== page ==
Keeping the Lejonklou Sagatun preamp in place but swapping to another set of speakers while using the AW600 Nemos, the result is now pretty much the inverse of the Paradigms! With the Graham Audio speakers, the sound is big, solid, and confident as well as free-flowing, highly involving, and emotionally captivating. This really is a sound to be immersed in and forget all about time passing. Another comparison with the Bryston 4B or 14B Cubed amps confirms that the Electrocompaniets have nothing to fear in the bass department, either. And since Brystons are widely regarded as being bass-champs, that’s saying something. I’d even say that the Electrocompaniets have more upper-bass slam and -solidity than either of the Brystons along with a more highly communicative quality in the midrange.
What’s worth noting is that pretty much throughout my listening tests, the Electrocompaniet amps seem to work best with an analog preamp (in this case the Lejonklou), otherwise sounding a little bit too factual when fed directly by the C1 DAC. The Brystons have a different point of operation and are happy to work directly with the C1 DAC directly or via a preamp. In terms of resolution, the two brands are not far off but the tonality and character in the midrange are very different. In a nutshell, the Electrocompaniets are darker and acoustically very convincing, the Brystons a little brighter and cleaner and perhaps even more neutral but arguably also cooler in spite of their more relaxed (less controlled) smoothness.
As part of the Graham Audio review (forthcoming), I also listened to the positively huge LS5/8’s. As this review is already getting long, suffice to say that with these models, too, the Electrocompaniet AW600 Nemos proved to be the perfect partners.
The bridged Bryston 14B improves on the 4B’s sound in a similar way as the Nemos improve on the AW180’s although the 14B is not quite as smooth and liquid as the 4B, making the 14B also a little bit more factual. The Nemos, on the other hand, improve on the AW180’s across the board, even in terms of emotional satisfaction.
One can argue over transparency and resolution and I certainly have a tendency to get stuck on this but this really is only part of the performance. With the Grahams, I find that the Electrocompaniets, and then especially the AW600 Nemos, provide the most outgoing, engaging and simply most fun performance. They really have a way with these speakers that simply communicates music in such a grand way that it makes me want to play more and more music while turning up the volume. Isn’t that the essence of what music should be about?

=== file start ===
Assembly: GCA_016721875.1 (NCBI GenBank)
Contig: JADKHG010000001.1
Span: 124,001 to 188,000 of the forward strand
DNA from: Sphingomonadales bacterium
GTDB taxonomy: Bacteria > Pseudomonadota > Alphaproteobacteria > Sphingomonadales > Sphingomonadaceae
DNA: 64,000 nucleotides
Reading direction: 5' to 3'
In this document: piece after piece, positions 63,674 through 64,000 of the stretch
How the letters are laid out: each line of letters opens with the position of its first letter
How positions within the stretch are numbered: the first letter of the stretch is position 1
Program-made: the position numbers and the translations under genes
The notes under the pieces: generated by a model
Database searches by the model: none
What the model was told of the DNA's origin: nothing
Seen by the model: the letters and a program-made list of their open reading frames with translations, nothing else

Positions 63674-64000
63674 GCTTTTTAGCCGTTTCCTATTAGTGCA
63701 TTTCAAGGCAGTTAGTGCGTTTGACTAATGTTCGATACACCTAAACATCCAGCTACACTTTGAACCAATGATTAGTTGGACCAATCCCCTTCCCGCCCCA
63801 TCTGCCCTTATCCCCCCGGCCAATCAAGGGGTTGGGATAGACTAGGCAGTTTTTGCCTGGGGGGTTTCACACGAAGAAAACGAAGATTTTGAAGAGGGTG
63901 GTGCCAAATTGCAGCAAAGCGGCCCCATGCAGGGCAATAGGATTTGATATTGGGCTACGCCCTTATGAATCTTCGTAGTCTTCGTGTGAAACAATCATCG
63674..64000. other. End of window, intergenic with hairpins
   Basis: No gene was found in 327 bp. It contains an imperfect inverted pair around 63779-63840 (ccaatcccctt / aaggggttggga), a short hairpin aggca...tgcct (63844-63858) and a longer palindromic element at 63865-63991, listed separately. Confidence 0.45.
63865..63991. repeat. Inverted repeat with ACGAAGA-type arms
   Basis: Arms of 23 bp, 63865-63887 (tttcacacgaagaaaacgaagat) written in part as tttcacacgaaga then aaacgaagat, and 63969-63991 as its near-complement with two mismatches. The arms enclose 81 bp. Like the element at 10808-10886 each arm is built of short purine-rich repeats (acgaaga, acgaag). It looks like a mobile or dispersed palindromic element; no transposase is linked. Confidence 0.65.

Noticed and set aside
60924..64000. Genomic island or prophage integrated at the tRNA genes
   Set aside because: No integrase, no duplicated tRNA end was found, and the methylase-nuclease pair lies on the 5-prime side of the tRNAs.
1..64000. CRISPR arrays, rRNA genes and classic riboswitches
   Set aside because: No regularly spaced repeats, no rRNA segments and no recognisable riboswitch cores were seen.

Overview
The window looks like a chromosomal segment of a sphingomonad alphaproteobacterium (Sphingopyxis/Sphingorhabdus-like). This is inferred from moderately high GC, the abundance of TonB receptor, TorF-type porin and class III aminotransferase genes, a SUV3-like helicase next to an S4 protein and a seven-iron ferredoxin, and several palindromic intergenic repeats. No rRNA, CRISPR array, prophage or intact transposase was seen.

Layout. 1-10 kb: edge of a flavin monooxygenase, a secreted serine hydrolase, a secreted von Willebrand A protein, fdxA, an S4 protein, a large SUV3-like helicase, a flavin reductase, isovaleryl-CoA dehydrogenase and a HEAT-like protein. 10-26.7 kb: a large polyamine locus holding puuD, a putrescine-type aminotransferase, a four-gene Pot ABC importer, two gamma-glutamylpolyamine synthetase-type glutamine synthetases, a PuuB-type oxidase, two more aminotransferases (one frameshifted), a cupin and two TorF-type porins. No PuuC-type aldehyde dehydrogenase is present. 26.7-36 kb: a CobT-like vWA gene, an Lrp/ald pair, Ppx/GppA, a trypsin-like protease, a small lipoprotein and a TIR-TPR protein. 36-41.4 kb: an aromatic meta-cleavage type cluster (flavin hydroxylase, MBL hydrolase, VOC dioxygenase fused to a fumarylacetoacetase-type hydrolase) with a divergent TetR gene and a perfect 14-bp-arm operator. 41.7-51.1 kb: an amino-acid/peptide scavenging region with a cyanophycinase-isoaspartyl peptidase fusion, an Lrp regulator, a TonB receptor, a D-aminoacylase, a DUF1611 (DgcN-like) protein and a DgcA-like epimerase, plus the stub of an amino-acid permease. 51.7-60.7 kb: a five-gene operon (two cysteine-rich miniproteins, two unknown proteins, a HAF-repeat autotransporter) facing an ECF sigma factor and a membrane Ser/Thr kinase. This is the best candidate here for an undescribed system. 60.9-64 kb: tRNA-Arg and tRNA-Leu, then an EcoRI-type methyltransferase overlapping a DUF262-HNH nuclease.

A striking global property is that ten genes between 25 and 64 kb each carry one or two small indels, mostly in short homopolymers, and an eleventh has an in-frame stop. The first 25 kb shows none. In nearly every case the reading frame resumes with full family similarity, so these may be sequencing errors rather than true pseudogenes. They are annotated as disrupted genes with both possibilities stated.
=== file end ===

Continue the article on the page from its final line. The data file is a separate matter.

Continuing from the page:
Kroma Audio Carmen
Although the CH Precision A1.5 is my favorite amplifier for the Kromas, the Brystons also work remarkably well. These speakers are quite rich-sounding themselves and for my tastes, they are best partnered with clean and articulate electronics. When judged in terms of resolution, tightness, and refinement, the Brystons are no CH, but the sound of this combination is neutral yet relaxed and a little smooth with enough resolution while being musically involving. It’s also a sound that, for better or for worse, does not really attract attention to itself.
Switching to the Electrocompaniet AW180’s tightens up the Carmens’ lower bass while adding extra solidity to the upper bass and darkening the timbre a little. It’s perhaps a fuller sound than neutral, but not in a detractive manner, and the Kroma’s certainly appreciated the extra grip that the Electrocompaniets exert over the drivers. Most notable is the magic that now happens in the midrange. Mind you, this is not a “tube” kind of magic. It’s not a sweet or rich sound but rather a very lifelike, live-band-like communicative power that becomes ever more invigorating the longer (and the louder:-) you listen. Listening some more the next day, I noticed that I did not perceive the sound as slightly dark anymore and neither did I feel that the resolution was lacking. So, while subtlety and resolution are now no longer state of the art, when comparing directly to the CH or other amplifiers that excel in these areas, this is of less importance than it may seem at first. And, of course, different things matter to different people.
Switching to the AW600 Nemos confirmed what I already knew at this stage. Basically, if one is in the market for Electrocompaniet monos but the Nemos are outside of the available budget, then I strongly advise to not even listen to them. The AW180’s really are great in their own right and you will not know what is missing until a comparison is made with the AW600’s Nemos, at which point it will be immediately obvious why they are the King of the Electrocompaniet mountain. Lest one think that these are merely doubled-up versions of the AW180’s, while partially true, they are also redesigned.